How to Invest in Hollywood Movie Stocks
Lights, camera, action! For well over a century, Hollywood has epitomized glamor and entertainment. It also means the average person pays more attention to the movie industry than other major U.S. industries. You can own a piece of Hollywood by investing in stocks relating to the film world.
Buying Hollywood Stocks
The simplest way to own a piece of the movie business is via purchasing shares in Hollywood stocks through your broker or online trading account. Disney, Netflix and similar companies have produced solid growth over the past few years. You also must decide on what areas of production to put your funds. Netflix, for example, distributes and produces films, while buying shares in a film studio such as Lionsgate means you are focusing on its TV and film slate.
Research companies within the film industry, especially those that aren’t making films themselves. Consider movie theater chains such as AMC Entertainment or Regal Entertainment Group, or media conglomerates operating cable TV channels and internet streaming services. Content is king in Hollywood, and you may make more profit with alternative revenue streams relating to film and TV production rather than invest in the productions or studios per se. While investing in Hollywood stocks poses risk, the fact remains that even in difficult economic times, people still want to escape their daily lives through watching movies or TV.
Direct Investment in Filmmaking
While buying shares of movie industry stocks might prove profitable, there’s not much excitement in these purchases. If you’re willing to take greater risks, with the good possibility of losing your investment, you can invest directly in film productions. Of course, this type of direct investment requires significant cash, ranging from several hundred thousand dollars or a million or more.
For that amount, you may not make any money, but you will gain perks not available if you’re just placing an order with your broker. These perks might include VIP tickets for screenings, invitations to Hollywood parties and the ability to attend premieres dressed to the nines on the red carpet. Invest enough money, and you can interact with the production’s stars, director and producers.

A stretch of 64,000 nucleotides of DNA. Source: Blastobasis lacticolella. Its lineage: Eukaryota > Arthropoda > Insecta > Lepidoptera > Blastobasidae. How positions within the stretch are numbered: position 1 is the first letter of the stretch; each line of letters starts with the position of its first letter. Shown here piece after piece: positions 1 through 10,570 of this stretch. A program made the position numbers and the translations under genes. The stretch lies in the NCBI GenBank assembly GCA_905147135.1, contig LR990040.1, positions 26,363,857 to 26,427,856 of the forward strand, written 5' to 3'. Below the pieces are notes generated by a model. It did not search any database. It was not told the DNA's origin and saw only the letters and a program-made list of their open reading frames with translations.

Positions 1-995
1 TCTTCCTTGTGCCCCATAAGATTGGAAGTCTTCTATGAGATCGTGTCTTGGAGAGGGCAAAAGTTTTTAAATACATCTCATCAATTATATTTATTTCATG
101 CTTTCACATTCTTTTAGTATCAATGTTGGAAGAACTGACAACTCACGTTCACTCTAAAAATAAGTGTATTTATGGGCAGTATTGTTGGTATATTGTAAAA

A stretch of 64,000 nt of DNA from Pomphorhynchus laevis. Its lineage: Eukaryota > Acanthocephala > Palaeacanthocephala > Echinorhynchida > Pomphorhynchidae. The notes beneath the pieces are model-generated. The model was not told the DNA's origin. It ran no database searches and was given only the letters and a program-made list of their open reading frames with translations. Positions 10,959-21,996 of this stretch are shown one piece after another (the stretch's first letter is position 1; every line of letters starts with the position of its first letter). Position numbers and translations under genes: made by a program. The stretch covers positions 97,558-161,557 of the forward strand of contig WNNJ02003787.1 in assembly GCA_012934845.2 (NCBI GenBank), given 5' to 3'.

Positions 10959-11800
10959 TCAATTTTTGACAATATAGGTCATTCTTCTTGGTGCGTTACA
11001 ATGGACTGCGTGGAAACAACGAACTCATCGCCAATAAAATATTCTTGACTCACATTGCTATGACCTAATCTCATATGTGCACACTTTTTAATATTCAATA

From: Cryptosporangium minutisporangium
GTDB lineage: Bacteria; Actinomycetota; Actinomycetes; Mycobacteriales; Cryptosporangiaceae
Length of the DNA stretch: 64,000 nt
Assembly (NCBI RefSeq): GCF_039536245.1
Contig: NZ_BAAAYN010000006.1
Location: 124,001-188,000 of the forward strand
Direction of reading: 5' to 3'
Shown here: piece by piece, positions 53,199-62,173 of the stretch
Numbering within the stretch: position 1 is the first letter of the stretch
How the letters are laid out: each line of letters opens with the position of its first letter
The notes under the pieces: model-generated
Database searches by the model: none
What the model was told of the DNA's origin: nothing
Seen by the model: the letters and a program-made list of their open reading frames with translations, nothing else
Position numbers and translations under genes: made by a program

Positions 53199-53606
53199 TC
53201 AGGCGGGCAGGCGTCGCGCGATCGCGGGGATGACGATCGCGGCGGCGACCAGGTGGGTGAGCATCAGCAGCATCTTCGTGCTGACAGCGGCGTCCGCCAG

If a film makes money, the initial income goes to paying back investors and debts involved in the film’s production. After that, the remaining money is split between the producers and investors. Keep in mind that most films don’t make money or just break even. It’s the rare film that becomes a blockbuster, but those are the ones keeping the dream of fabulous Hollywood profits alive.
Hedge Funds and Private Equity
Hedge funds and private equity firms are the usual methods for direct investment in films, although there are some opportunities available through websites focusing on raising capital for film production. Slate financing somewhat mitigates the considerable risk of direct film investing, as such financing offered via hedge funds invests in a portfolio of films rather than one production.
Performing Due Diligence
No matter how you decide to invest in Hollywood films, performing your due diligence is imperative. When it comes to stock investments, that includes the company’s history and earnings outlook, its profitability, the stock’s price-to-earnings (PE) ratio and its management.
If you’re investing directly in films, you need to do even more research. Does the producer have a good track record? Are name actors and directors attached to the film?
You must also consider the film’s potential, although that is the trickiest item of all. Huge, blockbuster-type films are the costliest, although they also tend to make more money than smaller, more intimate movies. The successful movie investor develops a sixth sense about a project’s possible success because there really is no definitive way to tell whether a movie will end up an Oscar nominee or head straight to video.
A graduate of New York University, Jane Meggitt's work has appeared in dozens of publications, including PocketSense, Financial Advisor, Sapling, nj.com and The Nest.